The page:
Every couple of weeks or so, Tom Kemp's company gets hit by ever-more-sophisticated attempts to trick them out of large sums of money.
It started two years ago, before business email compromise -- also known as CEO fraud -- became as widely-known as it is today.
The email came in addressed directly to the company's controller, asking for a wire transfer of more than $350,000. The email seemed to come from the CFO and was part of a longer chain of emails between the CFO and the CEO discussing the transfer.
"If you looked at the email thread, it looked legitimate," said Kemp, CEO at security firm Centrify. "And there was a real bank account and a real company name associated with it."
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The return address looked like that of the actual CFO, as well.
And when the controller emailed back, the response was professional and immediate.
"They had researched our organization, figured out who our controller was, got her email address, created this email chain between the CFO and myself, created this fake domain, and carried on ongoing communications," Kemp said. "I thought this was very sophisticated."
Centrify did have additional checks-and-balances in place, Kemp said, with some paperwork required. But what really stopped the fraud right in its tracks was the fact that he was late to work that morning.
Kemp sits near the accounting office, and when he walked past that morning, his employees told him that they were working on the wire transfer he requested.
"And I said, 'What are you talking about? I didn't request a wire transfer.' At first, I thought it was just us being targeted," he said. "We had just raised a round of financing and thought that someone was doing this to embarrass us."
But looking into the situation, it turned out that the return address on the email came from a look-alike domain address that had only been registered that morning. At the same time, fraudsters registered similar spoofed domains for 60 other companies.
Since them, Kemp said, attackers have also tried going after his father's company, a 50-employee leasing firm in Michigan, where they tried to get around $35,000.
"It's happening for all-sized organizations," he said.
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He also said that he's seen some evolution in tactics. Instead of asking for wire transfers, for example, some fraudsters are asking for sensitive company documents, such as employees W-2 forms. Others are sending emails to all of a particular vendor's customers asking them to update billing details.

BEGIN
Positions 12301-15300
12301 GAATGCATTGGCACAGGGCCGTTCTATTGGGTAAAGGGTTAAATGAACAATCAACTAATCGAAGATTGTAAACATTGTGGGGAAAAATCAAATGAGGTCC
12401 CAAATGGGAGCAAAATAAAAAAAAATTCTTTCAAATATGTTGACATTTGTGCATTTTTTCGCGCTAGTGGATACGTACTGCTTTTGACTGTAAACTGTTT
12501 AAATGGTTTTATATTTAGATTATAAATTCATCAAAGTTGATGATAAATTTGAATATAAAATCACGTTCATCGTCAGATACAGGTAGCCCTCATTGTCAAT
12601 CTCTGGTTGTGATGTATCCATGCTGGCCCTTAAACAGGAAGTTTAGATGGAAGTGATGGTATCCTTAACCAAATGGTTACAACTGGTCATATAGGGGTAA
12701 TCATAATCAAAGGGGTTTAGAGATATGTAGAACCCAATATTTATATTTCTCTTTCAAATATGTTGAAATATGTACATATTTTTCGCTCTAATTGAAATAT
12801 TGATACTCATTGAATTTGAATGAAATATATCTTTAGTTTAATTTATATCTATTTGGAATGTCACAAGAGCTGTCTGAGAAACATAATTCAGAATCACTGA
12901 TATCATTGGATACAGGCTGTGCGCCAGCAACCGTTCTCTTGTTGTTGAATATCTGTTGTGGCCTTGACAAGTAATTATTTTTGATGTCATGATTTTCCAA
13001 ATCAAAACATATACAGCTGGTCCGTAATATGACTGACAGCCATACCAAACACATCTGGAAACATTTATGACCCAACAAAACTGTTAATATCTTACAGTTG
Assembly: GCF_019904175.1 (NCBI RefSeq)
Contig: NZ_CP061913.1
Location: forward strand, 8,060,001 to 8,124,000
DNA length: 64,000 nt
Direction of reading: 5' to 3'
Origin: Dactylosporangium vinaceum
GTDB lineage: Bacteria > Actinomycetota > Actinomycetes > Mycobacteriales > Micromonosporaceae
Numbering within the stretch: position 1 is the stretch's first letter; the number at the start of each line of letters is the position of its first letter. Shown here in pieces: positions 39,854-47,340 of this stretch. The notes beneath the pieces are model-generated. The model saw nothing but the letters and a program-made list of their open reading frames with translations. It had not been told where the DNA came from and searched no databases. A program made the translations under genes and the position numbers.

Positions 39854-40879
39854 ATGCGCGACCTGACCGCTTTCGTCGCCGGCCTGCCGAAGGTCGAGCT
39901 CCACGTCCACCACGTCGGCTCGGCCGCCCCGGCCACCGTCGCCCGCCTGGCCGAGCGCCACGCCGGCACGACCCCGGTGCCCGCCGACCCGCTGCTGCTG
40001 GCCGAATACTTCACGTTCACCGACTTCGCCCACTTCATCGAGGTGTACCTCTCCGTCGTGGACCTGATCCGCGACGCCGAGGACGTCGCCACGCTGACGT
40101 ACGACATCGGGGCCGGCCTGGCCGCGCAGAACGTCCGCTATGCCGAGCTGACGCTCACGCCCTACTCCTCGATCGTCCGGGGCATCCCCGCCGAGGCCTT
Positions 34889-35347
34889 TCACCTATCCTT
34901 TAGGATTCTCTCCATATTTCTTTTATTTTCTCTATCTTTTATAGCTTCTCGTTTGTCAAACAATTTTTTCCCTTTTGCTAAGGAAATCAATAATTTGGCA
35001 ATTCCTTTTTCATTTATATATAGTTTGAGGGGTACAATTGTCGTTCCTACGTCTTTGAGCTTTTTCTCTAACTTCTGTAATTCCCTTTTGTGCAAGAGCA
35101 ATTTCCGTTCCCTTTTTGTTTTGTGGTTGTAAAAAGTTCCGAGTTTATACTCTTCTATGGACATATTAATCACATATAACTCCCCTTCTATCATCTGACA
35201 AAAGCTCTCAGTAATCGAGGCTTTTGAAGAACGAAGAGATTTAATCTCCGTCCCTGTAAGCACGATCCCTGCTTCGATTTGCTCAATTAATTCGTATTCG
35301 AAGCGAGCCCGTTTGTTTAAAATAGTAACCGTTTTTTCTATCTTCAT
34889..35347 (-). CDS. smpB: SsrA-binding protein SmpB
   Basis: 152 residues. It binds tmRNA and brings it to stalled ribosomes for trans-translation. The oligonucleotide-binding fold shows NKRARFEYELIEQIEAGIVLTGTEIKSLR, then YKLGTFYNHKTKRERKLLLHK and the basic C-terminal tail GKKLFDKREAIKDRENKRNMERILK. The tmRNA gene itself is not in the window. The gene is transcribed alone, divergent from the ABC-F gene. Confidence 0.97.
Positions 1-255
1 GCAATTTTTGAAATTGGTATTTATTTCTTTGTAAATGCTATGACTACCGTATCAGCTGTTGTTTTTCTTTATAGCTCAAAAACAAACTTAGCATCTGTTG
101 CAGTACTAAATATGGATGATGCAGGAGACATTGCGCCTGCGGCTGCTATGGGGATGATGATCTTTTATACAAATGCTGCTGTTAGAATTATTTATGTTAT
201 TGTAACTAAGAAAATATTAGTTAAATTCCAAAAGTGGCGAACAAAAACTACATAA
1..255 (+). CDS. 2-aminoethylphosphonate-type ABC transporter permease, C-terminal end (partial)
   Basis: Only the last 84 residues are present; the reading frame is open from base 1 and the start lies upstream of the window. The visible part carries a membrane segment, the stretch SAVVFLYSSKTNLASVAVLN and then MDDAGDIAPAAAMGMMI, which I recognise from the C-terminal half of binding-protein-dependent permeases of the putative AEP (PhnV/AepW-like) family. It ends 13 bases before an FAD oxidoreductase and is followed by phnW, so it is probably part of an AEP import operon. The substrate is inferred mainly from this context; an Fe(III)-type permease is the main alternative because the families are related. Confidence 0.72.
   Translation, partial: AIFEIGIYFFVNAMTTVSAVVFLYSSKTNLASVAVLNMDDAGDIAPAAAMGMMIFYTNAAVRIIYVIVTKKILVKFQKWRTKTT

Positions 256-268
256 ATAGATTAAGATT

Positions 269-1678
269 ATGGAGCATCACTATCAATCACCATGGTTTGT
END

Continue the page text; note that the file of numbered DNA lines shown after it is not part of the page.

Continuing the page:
"When it comes time to pay the bill, they're now wiring their money to the bad guys," Kemp said. "The entire month's worth of payments has now been completely stolen and vectored to the crooks."
Companies should step up their employee education efforts, add multi-factor authentication for logins to key systems, and add layers of approvals for potentially risky transactions such as unusual wire transfers or changes in payment location.
Another new wrinkle, according to Ed Cabrera, vice president of cybersecurity strategy at Trend Micro, is that fraudsters are combining email messages with phone calls.
"Adding the human element further preys on ill-prepared organizations that are not able to detect this type of compromise," Cabrera said.
When confirming payments, it's good practice to use known contact information for colleagues and vendors, instead of replying automatically to emails, or using telephone numbers or other contact or payment details provided in those emails.
According to Trend Micro, some business email compromise scams have netted the crooks extremely large sums of money.
In January, for example, airplane parts manufacturer FACC Operations GmBH, was hit for $54 million.
And last week, U.S. authorities filed suit in Manhattan to recovering the remaining $25 million out of nearly $100 million stolen from an American company -- the other $74 million has already been recovered and returned.
Since January 2016, 67 percent of respondents to a survey by email security company Mimecast had seen an increase in attacks designed to instigate fraudulent payments and 43 percent saw an increase in attacks specifically asking for confidential data like HR records or tax information.
"Since the beginning of this year, BEC has exploded in several directions," said Stu Sjouwerman, CEO at KnowBe4.
He pointed out that the $100 million fraud was actually caught by one of the intermediary banks, based in Cyprus, not by the victimized company itself.
The still-unnamed US company that lost $100 million should consider itself lucky.
"In many cases, law enforcement cannot recover funds sent overseas and may not identify the perpetrator; therefore, education and prevention are stressed," the FBI warned.